After lawmakers three times rejected an agreement struck between the bloc and May late last year, the leaders of the EU's 27 remaining countries postponed the original March 29 Brexit date and gave the U.K. until April 12 to approve the divorce deal or come up with a new one.
So far the House of Commons has failed to find a majority for any alternative plan.
"A no deal on 12 April at midnight looks more and more likely," European Commission President Jean-Claude Juncker said Wednesday, adding that would bring disruption for EU citizens and businesses, but much worse economic damage for Britain.
EU Economy Commissioner Pierre Moscovici said a "no-deal" Brexit would mean long lines at borders and paperwork headaches for customs checks on the 11,000 vehicles entering and leaving Britain each day.
Bank of England Governor Mark Carney warned that, even though Britain and the EU both wanted to avoid a no-deal Brexit, it remained the legal default position, and the risk of Britain accidentally crashing out was "alarmingly high."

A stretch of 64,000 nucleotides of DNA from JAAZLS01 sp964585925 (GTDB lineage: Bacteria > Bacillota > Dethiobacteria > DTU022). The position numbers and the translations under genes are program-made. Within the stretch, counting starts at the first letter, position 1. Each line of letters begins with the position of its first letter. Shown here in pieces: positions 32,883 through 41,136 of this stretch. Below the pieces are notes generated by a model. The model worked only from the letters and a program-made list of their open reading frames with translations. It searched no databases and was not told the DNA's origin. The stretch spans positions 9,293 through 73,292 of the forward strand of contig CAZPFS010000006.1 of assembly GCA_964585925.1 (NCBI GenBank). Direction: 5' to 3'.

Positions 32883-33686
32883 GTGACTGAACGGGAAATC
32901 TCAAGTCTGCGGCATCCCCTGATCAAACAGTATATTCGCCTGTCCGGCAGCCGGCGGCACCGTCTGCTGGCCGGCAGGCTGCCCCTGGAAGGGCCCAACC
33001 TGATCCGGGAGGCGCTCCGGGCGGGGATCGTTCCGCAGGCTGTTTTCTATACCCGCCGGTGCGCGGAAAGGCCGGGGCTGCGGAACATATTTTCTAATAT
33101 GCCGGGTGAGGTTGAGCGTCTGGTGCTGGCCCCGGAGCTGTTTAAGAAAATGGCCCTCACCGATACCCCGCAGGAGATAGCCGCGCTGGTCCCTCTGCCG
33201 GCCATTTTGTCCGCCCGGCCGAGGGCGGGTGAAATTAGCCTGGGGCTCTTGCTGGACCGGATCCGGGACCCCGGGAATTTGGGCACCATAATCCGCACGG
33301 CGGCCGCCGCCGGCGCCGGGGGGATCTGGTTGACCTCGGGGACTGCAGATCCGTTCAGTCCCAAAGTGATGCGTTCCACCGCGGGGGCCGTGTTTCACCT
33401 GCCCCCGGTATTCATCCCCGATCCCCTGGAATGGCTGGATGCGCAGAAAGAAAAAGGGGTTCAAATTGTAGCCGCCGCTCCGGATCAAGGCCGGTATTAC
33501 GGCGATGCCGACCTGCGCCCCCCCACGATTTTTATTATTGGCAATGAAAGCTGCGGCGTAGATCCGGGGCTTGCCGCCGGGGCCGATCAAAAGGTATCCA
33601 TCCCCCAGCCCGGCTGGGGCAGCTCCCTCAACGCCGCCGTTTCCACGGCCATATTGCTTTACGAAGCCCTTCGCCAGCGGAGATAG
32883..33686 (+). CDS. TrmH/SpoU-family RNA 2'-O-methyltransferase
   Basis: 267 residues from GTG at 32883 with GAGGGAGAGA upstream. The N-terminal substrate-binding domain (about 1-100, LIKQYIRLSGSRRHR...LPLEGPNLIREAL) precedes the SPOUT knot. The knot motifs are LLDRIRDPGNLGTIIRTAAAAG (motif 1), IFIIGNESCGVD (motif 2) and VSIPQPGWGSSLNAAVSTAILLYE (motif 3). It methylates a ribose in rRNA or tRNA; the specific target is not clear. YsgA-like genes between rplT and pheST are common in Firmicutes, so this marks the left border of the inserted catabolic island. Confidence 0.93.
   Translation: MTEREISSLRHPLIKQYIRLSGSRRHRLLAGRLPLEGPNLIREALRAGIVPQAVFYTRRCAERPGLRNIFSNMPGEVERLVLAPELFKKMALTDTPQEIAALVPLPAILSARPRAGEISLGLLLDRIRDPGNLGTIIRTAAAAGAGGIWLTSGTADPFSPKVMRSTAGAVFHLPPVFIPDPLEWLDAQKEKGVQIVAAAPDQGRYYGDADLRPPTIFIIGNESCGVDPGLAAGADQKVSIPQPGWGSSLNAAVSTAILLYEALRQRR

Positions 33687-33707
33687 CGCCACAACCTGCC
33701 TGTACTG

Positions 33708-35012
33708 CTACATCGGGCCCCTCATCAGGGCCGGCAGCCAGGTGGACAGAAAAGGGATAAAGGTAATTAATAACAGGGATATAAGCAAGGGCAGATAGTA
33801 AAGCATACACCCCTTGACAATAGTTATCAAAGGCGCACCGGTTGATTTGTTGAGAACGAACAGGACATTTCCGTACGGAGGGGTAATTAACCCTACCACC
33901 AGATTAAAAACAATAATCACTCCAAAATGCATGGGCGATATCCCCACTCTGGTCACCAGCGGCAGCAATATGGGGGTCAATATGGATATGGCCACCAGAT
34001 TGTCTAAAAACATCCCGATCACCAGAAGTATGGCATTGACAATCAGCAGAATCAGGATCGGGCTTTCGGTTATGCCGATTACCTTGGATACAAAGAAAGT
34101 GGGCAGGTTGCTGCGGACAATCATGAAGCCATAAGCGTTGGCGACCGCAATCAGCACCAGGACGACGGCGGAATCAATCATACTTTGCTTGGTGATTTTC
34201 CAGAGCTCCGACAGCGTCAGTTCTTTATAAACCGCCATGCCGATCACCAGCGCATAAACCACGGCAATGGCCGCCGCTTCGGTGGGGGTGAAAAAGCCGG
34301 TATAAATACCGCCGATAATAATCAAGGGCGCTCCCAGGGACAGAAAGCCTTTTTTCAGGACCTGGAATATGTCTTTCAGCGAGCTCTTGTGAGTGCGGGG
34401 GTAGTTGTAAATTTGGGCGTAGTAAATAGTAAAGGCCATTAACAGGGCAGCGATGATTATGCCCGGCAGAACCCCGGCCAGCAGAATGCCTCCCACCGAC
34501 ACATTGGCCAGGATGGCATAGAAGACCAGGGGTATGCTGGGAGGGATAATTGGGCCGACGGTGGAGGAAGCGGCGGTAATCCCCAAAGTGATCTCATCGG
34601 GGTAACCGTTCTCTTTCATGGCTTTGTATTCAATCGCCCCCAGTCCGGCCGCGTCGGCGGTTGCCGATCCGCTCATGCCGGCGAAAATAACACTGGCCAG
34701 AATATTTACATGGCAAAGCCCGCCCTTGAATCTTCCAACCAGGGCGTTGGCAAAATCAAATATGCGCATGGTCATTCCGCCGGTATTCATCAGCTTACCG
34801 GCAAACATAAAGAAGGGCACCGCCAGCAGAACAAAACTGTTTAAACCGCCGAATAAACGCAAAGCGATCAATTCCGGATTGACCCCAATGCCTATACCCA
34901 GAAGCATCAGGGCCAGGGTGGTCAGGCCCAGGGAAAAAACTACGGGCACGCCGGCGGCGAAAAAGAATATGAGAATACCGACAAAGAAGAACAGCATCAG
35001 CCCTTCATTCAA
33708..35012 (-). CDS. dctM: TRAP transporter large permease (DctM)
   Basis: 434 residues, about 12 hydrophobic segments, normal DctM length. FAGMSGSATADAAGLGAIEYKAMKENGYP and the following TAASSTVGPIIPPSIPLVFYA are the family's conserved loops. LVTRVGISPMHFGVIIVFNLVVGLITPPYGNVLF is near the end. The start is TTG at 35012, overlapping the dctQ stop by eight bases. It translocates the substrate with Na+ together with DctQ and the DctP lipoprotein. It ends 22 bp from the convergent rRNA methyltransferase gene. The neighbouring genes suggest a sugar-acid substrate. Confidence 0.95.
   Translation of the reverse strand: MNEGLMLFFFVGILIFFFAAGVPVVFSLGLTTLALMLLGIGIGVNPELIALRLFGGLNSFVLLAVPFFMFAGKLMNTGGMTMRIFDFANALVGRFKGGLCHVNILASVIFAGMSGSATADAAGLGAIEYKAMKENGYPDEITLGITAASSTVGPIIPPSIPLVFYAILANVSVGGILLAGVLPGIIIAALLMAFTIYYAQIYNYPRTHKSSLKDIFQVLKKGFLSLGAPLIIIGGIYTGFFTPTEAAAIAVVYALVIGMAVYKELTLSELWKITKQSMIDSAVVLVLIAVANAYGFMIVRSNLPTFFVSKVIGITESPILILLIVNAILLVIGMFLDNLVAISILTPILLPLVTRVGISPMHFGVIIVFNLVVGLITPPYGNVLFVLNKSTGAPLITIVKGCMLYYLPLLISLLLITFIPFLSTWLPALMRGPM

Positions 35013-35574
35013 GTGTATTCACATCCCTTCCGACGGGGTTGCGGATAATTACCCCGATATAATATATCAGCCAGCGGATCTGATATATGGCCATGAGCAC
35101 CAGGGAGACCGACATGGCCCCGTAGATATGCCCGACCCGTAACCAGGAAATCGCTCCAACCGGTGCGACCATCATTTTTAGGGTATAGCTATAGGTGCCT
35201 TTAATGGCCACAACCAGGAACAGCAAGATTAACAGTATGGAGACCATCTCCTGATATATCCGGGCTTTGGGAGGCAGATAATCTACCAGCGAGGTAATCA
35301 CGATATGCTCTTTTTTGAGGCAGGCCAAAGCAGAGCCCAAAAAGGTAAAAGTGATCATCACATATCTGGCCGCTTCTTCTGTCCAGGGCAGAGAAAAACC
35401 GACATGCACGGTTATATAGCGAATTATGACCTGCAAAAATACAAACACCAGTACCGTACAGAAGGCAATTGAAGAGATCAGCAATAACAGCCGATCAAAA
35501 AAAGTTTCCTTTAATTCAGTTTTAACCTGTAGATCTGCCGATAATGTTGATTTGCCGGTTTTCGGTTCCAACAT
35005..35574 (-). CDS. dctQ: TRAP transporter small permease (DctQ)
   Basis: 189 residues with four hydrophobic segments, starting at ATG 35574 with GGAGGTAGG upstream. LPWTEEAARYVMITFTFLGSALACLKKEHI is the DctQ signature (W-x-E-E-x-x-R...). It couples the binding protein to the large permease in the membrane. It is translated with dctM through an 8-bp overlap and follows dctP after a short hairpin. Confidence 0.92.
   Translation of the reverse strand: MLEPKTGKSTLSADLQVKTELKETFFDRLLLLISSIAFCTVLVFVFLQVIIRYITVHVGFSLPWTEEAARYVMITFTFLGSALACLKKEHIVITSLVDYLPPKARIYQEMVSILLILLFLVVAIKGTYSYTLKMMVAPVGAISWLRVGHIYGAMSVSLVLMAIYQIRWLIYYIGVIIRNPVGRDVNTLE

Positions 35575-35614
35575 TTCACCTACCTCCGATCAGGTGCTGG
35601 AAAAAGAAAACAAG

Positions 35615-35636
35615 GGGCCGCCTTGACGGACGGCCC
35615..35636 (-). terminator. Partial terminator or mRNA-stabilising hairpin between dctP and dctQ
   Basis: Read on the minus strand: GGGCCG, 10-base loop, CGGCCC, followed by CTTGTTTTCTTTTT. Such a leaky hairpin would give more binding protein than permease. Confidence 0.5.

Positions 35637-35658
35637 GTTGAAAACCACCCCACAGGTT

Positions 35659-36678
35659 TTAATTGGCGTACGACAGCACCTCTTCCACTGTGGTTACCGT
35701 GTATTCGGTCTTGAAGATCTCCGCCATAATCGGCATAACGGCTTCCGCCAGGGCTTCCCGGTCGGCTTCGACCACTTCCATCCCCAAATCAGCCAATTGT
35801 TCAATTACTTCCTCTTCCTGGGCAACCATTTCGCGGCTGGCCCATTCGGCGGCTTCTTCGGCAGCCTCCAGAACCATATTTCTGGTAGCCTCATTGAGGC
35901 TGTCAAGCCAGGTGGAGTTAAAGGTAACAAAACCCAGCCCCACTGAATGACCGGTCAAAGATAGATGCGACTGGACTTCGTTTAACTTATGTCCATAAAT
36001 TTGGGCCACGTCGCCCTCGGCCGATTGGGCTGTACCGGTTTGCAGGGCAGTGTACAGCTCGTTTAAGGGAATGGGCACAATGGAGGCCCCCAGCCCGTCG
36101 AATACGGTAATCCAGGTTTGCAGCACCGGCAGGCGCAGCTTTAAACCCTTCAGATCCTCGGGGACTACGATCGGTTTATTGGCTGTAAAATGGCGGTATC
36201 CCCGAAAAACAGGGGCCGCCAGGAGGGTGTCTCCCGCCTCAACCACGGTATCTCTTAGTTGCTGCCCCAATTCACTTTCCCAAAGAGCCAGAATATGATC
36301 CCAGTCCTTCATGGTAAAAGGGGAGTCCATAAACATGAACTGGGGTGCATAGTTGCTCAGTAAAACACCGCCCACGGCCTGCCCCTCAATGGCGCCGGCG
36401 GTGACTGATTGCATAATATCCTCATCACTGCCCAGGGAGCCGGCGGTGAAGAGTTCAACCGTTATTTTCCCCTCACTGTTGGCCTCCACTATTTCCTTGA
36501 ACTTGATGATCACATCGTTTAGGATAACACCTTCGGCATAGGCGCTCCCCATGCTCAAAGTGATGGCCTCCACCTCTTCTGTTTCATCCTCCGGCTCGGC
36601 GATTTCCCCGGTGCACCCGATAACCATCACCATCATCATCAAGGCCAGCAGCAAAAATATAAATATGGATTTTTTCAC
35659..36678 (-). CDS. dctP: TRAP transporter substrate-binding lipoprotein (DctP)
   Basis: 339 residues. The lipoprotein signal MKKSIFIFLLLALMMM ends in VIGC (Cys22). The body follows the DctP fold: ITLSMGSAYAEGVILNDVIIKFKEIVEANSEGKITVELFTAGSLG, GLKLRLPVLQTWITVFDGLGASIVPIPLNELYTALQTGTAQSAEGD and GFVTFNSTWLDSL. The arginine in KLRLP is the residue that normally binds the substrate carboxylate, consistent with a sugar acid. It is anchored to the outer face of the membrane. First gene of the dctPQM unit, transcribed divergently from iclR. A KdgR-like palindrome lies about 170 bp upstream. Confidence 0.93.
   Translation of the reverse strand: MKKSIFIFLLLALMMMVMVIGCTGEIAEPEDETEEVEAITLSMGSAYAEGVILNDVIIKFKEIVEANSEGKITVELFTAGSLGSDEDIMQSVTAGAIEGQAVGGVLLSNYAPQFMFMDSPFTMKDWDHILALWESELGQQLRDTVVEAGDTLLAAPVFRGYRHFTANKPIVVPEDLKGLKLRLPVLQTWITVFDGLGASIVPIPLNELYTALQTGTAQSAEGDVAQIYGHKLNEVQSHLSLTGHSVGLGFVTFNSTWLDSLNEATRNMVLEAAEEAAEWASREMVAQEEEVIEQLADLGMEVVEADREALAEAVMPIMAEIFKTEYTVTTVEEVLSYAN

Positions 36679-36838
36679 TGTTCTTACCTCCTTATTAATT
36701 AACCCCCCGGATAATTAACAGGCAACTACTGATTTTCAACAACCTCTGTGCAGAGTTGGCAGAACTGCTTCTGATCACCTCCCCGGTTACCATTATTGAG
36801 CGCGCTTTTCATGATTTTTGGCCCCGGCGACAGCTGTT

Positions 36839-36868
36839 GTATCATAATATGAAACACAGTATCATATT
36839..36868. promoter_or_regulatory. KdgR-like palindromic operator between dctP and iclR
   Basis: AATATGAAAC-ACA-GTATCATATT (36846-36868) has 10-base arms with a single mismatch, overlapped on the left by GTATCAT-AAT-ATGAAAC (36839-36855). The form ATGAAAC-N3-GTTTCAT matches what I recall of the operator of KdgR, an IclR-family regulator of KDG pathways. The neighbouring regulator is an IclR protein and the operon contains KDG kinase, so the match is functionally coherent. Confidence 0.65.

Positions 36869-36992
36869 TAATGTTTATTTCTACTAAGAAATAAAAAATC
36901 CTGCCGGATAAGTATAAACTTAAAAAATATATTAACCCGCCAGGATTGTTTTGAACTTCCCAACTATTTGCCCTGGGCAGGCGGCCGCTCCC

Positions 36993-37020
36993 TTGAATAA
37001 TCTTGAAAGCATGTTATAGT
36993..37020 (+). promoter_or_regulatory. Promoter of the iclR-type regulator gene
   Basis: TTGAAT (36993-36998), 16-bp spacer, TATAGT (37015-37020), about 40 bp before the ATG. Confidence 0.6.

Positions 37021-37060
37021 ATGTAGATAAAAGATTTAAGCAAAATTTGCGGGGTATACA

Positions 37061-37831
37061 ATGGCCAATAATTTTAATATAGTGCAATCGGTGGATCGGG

Carney told Sky News that claims by pro-Brexit politicians that such a situation could be managed were "absolute nonsense."
May's pivot toward Labour points Britain toward a softer Brexit than the one she has championed since British voters decided in June 2016 to leave the EU. Labour wants the U.K. to remain in the EU's customs union — a trading area that sets common tariffs on imports to the bloc while allowing free trade in goods moving between member states.
May has always ruled that out, saying it would limit Britain's ability to forge an independent trade policy.
May's decision to negotiate with Corbyn is risky for both the Conservatives and Labour, and could widen divisions over Brexit that run through both parties.
Labour is formally committed to enacting the voters' decision to leave the EU, but many of the party's lawmakers want a new referendum that could keep Britain in the bloc. They will be angry if the party actively helps bring about the U.K.'s departure.
Meanwhile, May's move infuriated pro-Brexit Conservatives who say Britain must make a clean break with the EU in order to take control of its laws and trade policy.